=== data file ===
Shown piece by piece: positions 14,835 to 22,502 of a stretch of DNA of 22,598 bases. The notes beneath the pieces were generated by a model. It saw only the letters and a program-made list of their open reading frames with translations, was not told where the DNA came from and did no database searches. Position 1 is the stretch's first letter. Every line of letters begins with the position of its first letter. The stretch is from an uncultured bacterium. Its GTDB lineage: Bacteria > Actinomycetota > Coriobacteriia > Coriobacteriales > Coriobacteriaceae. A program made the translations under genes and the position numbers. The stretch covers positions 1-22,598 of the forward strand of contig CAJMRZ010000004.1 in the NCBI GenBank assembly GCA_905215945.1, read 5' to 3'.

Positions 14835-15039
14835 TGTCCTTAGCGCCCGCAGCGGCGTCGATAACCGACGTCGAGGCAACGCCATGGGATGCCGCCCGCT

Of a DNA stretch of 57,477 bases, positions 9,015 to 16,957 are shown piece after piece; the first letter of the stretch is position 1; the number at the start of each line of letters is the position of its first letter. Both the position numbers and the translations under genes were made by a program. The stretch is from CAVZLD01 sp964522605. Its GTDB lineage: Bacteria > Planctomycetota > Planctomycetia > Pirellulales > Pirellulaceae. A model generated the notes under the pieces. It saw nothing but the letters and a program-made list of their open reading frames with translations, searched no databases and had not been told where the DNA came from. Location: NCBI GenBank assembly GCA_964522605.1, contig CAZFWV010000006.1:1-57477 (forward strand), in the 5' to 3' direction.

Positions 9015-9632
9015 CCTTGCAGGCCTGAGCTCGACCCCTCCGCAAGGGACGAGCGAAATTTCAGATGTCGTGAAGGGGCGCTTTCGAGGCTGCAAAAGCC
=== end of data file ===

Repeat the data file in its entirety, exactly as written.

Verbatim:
Shown piece by piece: positions 14,835 to 22,502 of a stretch of DNA of 22,598 bases. The notes beneath the pieces were generated by a model. It saw only the letters and a program-made list of their open reading frames with translations, was not told where the DNA came from and did no database searches. Position 1 is the stretch's first letter. Every line of letters begins with the position of its first letter. The stretch is from an uncultured bacterium. Its GTDB lineage: Bacteria > Actinomycetota > Coriobacteriia > Coriobacteriales > Coriobacteriaceae. A program made the translations under genes and the position numbers. The stretch covers positions 1-22,598 of the forward strand of contig CAJMRZ010000004.1 in the NCBI GenBank assembly GCA_905215945.1, read 5' to 3'.

Positions 14835-15039
14835 TGTCCTTAGCGCCCGCAGCGGCGTCGATAACCGACGTCGAGGCAACGCCATGGGATGCCGCCCGCT

Of a DNA stretch of 57,477 bases, positions 9,015 to 16,957 are shown piece after piece; the first letter of the stretch is position 1; the number at the start of each line of letters is the position of its first letter. Both the position numbers and the translations under genes were made by a program. The stretch is from CAVZLD01 sp964522605. Its GTDB lineage: Bacteria > Planctomycetota > Planctomycetia > Pirellulales > Pirellulaceae. A model generated the notes under the pieces. It saw nothing but the letters and a program-made list of their open reading frames with translations, searched no databases and had not been told where the DNA came from. Location: NCBI GenBank assembly GCA_964522605.1, contig CAZFWV010000006.1:1-57477 (forward strand), in the 5' to 3' direction.

Positions 9015-9632
9015 CCTTGCAGGCCTGAGCTCGACCCCTCCGCAAGGGACGAGCGAAATTTCAGATGTCGTGAAGGGGCGCTTTCGAGGCTGCAAAAGCC